A good identification guide is a necessary tool for anyone with an interest in the bird life that surrounds them. The difficulty is choosing which one, either as a first step in taking a more informed interest or as a replacement for one which has either fallen to pieces through hard use in the field, or has become hopelessly out-dated by the rapid advances in bird recognition in the past ten years.
There are several established guides on the market, each with a loyal following convinced by the approach it has adopted for a very specific task. A new guide has to be not only easily usable in the field and accurate, but to have features that mark an advance in an already overloaded market.
These Larousse guides are written by John Gooders, the doyen of British field ornithology with a lengthy list of titles to his name. Excellent as many of these books are, he has also lent his name to some really rather poor enterprises. These fortunately fall into the good category.
The guide to Britain and Europe is kept to manageable proportions by restricting its scope to birds normally encountered in the region (including Turkey and Cyprus) and omitting rarities. A handful of the more frequent vagrants from outside the region are included among the 484 species described and illustrated, roughly two species to a page. But the emphasis is heavily on providing straightforward guidance to aid identification of the likely suspects rather than the super-rarities.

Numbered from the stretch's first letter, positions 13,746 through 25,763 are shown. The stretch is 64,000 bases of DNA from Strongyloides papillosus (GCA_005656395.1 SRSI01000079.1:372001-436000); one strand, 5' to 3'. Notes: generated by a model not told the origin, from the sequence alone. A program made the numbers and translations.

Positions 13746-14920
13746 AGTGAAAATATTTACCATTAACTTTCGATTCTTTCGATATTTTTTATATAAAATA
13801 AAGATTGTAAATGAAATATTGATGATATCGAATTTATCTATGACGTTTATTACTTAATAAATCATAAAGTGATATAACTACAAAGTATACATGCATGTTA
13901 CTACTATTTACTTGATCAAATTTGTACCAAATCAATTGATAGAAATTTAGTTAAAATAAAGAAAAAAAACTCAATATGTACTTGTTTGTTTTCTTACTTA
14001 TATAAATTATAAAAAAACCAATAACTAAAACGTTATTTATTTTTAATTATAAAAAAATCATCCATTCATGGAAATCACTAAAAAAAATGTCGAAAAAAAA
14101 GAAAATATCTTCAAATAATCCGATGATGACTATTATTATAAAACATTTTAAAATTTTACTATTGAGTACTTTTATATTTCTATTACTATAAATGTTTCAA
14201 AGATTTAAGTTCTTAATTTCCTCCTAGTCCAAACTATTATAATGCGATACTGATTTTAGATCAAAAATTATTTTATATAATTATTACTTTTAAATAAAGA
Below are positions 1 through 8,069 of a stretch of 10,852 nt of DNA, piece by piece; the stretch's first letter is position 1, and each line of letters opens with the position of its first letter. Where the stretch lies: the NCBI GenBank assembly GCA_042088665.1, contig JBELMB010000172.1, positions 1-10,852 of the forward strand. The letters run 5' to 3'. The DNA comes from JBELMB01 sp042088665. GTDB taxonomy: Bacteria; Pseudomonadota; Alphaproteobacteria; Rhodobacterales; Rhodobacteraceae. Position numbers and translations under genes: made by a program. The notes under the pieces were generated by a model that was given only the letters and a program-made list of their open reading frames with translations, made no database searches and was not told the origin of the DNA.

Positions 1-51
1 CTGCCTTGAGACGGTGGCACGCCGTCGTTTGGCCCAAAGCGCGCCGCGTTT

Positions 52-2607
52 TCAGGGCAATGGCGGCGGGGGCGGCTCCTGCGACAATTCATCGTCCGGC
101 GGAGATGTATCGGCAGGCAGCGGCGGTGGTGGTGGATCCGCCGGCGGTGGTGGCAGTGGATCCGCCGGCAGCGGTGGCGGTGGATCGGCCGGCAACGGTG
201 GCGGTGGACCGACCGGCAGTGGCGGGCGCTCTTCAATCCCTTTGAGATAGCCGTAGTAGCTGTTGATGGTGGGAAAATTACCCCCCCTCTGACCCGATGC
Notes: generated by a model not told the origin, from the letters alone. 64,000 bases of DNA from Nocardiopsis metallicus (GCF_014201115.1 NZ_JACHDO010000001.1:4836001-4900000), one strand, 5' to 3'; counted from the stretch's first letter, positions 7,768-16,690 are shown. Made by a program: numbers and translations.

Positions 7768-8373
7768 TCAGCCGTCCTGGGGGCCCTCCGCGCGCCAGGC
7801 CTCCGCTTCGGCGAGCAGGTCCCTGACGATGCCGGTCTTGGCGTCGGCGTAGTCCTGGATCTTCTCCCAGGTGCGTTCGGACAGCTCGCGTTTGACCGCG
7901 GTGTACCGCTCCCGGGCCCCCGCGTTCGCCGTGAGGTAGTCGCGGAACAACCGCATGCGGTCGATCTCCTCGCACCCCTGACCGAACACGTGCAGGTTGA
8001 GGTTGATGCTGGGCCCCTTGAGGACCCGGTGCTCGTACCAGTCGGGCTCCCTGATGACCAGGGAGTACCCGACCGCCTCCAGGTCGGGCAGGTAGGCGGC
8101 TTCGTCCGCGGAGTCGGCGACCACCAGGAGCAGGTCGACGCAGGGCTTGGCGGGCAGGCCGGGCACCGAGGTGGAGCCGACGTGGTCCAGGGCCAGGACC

As well as three to four good-quality illustrations of each species in various plumages, the text gives a brief description, defines its status (resident, winter or summer visitor etc) and favoured habitat, describes its voice and warns of other species with which it may be confused. The text is accompanied by a distribution map and a chart illustrating relative abundance throughout the year.
The text is minimalist, and the illustrations compare well with the established market leaders. However the guide's unique selling point - pull-out panoramas giving greater comparative detail of difficult groups - is limited to warblers, smaller waders and birds of prey. This amplifies the otherwise economic text usefully and could have been extended to other difficult groups, for example the yellow wagtail complex, pipits and gulls.
The book is thus a good alternative to all but the best guides, suitable both for newcomers to bird identification and for those with a reasonable depth of knowledge.
The guide to Britain and Ireland covers 256 most regularly seen species with effectively one to a page. A more systematic "check-list" of identification features makes this an ideal novice's starting point but its limited scope - all rarities and the majority of scarce migrants are omitted - rule it out for anything more than casual use, particularly for anyone travelling in Europe.
David Jobbins is foreign editor of The THES.
Field Guide to the Birds of Britain and Europe
Author - John Gooders
ISBN - 0 7523 0014 8
Publisher - Larousse
Price - £14.99
Pages - 319